An ombudsman is an individual appointed to receive and resolve disputes through constructive communication and advocating for consensus and understanding.
Ombudsman procedures, which may be adopted and utilized at the discretion of boards and associations, are intended to provide enhanced communications and initial problem-solving capacity at the local level.
Boards and associations of REALTORS® are charged with the responsibility of receiving and resolving ethics complaints. This obligation is carried out by local, regional and state grievance committees and professional standards committees.
Many “complaints” received by boards and associations do not expressly allege violations of specific Articles of the Code of Ethics, and many do not detail conduct related to the Code. Some “complaints” are actually transactional, technical, or procedural questions readily responded to.
It is the belief of the National Association’s Professional Standards Committee that many ethics complaints might be averted with enhanced communications and initial problem-solving capacity at the local level. These ombudsman procedures, which may be adopted and utilized at the discretion of boards and associations, are intended to provide that capacity.
- View a video demonstration of the Ombudsman process that occurred during the NAR Professional Standards Education Seminar.
Role of Ombudsmen
The ombudsman’s role is primarily one of communication and conciliation, not adjudication. Ombudsmen do not determine whether ethics violations have occurred, rather they anticipate, identify, and resolve misunderstandings and disagreements before matters ripen into disputes and possible charges of unethical conduct.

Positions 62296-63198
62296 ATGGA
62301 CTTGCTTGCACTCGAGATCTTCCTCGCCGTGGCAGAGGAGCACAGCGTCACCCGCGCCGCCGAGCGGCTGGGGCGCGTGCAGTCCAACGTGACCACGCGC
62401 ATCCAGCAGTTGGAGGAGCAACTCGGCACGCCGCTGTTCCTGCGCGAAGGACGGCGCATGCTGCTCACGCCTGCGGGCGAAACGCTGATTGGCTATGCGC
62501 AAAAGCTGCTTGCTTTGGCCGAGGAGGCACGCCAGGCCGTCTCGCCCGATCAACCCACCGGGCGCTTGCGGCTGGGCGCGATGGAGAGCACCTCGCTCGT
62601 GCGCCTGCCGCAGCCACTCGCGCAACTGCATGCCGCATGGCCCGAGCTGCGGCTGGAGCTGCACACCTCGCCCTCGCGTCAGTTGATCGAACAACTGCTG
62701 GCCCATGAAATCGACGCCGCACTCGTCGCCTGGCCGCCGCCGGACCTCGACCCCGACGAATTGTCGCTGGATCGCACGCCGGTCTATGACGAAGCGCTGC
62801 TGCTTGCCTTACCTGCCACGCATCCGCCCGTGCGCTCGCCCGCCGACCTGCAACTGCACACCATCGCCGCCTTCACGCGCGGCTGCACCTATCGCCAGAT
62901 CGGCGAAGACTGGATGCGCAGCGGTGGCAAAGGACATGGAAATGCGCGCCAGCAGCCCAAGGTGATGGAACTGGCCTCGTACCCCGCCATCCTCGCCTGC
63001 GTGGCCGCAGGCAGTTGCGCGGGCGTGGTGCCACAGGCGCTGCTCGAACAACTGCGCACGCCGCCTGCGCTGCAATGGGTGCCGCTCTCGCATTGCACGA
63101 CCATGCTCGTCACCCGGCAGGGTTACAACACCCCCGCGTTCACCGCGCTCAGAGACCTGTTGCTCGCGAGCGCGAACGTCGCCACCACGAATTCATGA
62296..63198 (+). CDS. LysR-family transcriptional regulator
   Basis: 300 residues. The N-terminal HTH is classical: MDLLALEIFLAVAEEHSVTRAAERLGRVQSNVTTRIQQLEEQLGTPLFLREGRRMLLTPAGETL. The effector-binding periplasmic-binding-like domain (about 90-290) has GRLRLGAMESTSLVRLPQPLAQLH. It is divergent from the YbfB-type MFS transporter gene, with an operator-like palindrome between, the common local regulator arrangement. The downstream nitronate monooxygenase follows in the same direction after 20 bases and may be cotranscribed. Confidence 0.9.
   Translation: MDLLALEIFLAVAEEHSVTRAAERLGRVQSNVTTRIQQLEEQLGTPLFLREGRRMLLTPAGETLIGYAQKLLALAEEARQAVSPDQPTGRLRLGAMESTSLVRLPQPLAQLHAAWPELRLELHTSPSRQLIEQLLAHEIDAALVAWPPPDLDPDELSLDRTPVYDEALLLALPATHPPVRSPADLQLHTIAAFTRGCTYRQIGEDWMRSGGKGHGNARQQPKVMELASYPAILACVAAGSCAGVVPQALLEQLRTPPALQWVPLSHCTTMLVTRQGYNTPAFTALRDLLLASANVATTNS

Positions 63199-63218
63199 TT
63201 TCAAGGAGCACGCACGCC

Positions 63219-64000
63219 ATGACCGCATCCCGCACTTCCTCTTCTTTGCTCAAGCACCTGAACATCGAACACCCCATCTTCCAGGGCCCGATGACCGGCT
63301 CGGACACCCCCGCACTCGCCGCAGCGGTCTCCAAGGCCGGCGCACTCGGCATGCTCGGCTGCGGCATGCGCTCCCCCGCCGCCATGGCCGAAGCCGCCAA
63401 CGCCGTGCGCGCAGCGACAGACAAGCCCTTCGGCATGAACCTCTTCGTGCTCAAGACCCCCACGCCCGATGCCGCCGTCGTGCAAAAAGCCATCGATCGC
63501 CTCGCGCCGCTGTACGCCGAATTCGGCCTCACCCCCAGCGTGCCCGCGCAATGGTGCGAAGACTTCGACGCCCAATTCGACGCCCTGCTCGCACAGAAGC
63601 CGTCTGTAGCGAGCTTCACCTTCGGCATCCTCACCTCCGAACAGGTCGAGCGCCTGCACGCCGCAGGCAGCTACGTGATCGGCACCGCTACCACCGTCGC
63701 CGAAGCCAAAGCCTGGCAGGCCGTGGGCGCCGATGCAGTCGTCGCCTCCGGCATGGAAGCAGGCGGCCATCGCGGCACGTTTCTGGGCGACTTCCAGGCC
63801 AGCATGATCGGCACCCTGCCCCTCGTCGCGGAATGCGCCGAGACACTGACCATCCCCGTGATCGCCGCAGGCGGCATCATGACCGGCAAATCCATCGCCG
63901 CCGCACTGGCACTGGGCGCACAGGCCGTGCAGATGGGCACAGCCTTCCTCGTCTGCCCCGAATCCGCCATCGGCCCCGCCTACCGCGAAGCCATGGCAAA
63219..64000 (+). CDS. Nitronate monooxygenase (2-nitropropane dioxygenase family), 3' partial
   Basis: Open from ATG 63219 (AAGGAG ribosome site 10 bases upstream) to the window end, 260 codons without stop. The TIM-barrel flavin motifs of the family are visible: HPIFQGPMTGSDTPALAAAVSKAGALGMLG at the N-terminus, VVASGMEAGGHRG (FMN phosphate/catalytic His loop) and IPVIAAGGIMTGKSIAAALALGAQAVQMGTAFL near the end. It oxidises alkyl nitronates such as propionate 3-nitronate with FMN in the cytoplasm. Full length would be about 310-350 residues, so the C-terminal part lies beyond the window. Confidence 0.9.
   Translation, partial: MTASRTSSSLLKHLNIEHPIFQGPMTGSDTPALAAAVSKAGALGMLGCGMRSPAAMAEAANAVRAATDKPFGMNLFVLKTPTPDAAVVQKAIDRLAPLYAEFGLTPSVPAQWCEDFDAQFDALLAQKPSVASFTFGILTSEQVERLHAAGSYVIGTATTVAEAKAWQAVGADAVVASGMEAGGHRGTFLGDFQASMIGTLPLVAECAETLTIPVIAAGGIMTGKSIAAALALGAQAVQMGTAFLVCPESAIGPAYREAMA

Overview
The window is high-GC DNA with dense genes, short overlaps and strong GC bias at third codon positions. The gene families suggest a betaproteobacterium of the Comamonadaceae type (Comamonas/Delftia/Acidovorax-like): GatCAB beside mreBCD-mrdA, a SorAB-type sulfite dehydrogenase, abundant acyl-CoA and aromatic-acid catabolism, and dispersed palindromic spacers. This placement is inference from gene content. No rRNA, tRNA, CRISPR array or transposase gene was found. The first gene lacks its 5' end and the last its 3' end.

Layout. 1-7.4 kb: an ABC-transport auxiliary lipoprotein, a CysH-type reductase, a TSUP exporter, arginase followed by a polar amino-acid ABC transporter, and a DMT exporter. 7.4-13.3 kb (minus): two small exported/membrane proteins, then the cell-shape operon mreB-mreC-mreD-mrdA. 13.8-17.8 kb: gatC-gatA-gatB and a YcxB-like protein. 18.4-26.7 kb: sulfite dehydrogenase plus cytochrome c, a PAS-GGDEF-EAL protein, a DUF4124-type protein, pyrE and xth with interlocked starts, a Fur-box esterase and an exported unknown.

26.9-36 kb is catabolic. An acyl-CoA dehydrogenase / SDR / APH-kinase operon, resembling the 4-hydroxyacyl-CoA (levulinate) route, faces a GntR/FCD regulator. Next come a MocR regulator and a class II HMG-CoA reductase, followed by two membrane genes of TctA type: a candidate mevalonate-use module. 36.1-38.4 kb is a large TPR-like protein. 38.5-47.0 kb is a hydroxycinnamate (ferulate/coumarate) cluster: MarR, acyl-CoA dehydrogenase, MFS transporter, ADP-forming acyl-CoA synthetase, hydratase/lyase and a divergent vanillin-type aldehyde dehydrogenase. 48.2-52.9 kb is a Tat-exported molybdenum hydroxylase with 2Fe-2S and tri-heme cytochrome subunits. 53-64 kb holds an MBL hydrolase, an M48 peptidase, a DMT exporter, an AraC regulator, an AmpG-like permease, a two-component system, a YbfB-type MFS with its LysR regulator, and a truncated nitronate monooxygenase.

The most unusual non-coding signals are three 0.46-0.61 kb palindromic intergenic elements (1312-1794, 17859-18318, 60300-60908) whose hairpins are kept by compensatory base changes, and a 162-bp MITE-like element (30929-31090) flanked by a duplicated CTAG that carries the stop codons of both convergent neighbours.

Qualification and Criteria for Ombudsmen
Boards and associations have considerable latitude in developing criteria for service as ombudsmen.
At a minimum, ombudsmen should be thoroughly familiar with the Code of Ethics, state real estate regulations, and current real estate practice. Ombudsmen may be REALTORS®, staff members, or others acting on behalf of the local board/association.
Ombudsman are covered through the NAR insurance program, as long as they are acting within the coverage limits described in the policy.
As provided in the "Answers to Questions Most Frequently asked about the National Association of REALTORS® Professional Liability Insurance Program for Associations of REALTORS®, the policy defines an "ombudsman" (or "ombudsperson") as an individual designated by an association to be available for consultation about the association's ethics hearing, arbitration, and/or DRS processes. Only association staff or members may serve as an ombudsman; an attorney serving in this role will not be eligible for coverage. The policy excludes from coverage any claim that alleges or arises out of any action committed by ombudsman that does not involve an association's ethics hearing, arbitration or the DRS processes.
The following are examples of some situations in which an ombudsman would be covered and other situations when the ombudsman would not be covered:
A seller contacts the association because they feel their listing broker, who is a REALTOR®, is not responding to phone calls, and may have received offers that they haven’t presented to the seller yet. If an ombudsman were appointed to assist the parties, the ombudsman’s actions would be covered by the NAR insurance program.
A buyer contacts the association for help with a short sale transaction. If an ombudsman assisted the buyer, the ombudsman’s actions would not be covered by the NAR insurance program.